Matt Hancock staged ‘rearguard’ action to close schools
Matt Hancock mounted a “rearguard action” to close schools despite Sir Gavin Williamson battling “tooth and nail” to keep classrooms open, leaked WhatsApp messages reveal.
Exchanges seen by The Telegraph reveal that the then health secretary battled the education secretary in late December 2020 and suggested it was “mad” that Sir Gavin was attempting to keep schools open.
Mr Hancock initially lost a Cabinet argument during which he tried to persuade the Prime Minister to close schools ahead of their return in January 2021.
After Boris Johnson sided with Sir Gavin, Mr Hancock told an aide: “The next U-turn is born” and added: “I want to find a way, Gavin having won the day, of actually preventing a policy car crash when the kids spread the disease in January. And for that we must now fight a rearguard action.”
Messages show that Mr Hancock immediately contacted Dan Rosenfield, Mr Johnson’s chief of staff, and began an attempt to have schools closed before children returned. He then provided his private email address.
As the planned reopening became increasingly chaotic over the following week, with U-turns on dates and testing requirements for secondary schools, Mr Hancock and his team said Sir Gavin was having to eat “humble pie”.
On Jan 4, after many younger children had returned to classes for a single day, Mr Johnson announced that schools would close and exams would be cancelled amid a national lockdown. After the closures on Jan 4, schools did not reopen until March 8, depriving nine million children of another two months of education.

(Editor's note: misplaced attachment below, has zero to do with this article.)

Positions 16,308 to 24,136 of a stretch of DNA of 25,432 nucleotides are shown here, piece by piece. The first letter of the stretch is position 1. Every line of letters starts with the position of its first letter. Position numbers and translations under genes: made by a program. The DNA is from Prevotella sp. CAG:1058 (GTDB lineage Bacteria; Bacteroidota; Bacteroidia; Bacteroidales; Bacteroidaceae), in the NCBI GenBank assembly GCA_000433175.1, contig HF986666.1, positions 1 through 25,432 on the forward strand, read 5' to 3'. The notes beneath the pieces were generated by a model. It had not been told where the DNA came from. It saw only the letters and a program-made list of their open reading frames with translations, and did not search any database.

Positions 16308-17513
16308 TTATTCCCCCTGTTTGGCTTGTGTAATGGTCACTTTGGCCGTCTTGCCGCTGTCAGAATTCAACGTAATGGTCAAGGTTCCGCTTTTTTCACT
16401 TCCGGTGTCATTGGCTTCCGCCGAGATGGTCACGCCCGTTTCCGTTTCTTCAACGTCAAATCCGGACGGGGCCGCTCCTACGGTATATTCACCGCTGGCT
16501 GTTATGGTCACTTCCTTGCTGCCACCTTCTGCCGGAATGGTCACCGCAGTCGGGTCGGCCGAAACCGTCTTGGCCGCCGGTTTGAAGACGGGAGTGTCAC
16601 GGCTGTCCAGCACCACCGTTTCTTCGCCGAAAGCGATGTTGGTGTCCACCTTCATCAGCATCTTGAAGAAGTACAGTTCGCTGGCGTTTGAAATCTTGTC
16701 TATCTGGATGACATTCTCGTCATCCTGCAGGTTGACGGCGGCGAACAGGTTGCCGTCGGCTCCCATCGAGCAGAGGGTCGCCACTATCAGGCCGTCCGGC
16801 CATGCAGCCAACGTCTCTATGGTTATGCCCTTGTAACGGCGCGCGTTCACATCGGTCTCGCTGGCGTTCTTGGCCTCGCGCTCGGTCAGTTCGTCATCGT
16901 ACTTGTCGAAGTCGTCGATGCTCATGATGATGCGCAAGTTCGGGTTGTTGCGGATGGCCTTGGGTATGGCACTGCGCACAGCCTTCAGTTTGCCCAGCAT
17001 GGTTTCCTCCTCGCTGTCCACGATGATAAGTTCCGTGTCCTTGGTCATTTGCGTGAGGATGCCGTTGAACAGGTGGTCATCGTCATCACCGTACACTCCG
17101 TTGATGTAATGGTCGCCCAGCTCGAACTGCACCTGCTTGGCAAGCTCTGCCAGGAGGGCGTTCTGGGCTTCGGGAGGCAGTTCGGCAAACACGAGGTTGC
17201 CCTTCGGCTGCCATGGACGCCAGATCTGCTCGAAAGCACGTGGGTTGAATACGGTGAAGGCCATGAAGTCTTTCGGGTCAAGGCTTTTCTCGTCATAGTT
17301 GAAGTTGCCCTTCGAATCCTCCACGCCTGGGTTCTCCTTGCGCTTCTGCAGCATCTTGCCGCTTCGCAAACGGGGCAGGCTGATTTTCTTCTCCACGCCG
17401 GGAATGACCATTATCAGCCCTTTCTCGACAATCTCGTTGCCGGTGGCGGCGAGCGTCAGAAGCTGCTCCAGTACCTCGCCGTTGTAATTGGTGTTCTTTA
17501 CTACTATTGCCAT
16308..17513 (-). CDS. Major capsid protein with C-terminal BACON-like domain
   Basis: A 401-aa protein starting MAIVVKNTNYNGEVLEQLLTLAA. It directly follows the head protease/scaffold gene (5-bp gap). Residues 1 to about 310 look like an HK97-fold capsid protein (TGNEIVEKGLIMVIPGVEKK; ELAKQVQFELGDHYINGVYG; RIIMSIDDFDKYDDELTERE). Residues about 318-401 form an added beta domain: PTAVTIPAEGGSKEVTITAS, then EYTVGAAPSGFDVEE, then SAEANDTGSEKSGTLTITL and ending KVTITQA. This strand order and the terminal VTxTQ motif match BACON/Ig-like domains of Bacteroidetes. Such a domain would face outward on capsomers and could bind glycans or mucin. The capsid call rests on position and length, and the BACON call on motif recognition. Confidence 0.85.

In an article for The Telegraph, Sir Gavin reveals that he considered quitting his post over the decision to close schools.
“Looking back now, I wonder whether I should have resigned at that point. I certainly thought long and deeply over whether I should have gone then. I just felt so personally upset about it,” he wrote.
The Lockdown Files show that Mr Hancock’s push to shut schools was just one of a number of repeated instances where the interests of children were apparently disregarded in favour of restrictions. Many of the measures went against the counsel of scientific advisers.
The decisions made around children’s education were among the most controversial of the pandemic. Studies have shown that keeping children away from the classroom led to a rise in mental health problems and a decline in development. Some children lost more than 100 days of schooling because of closures alone.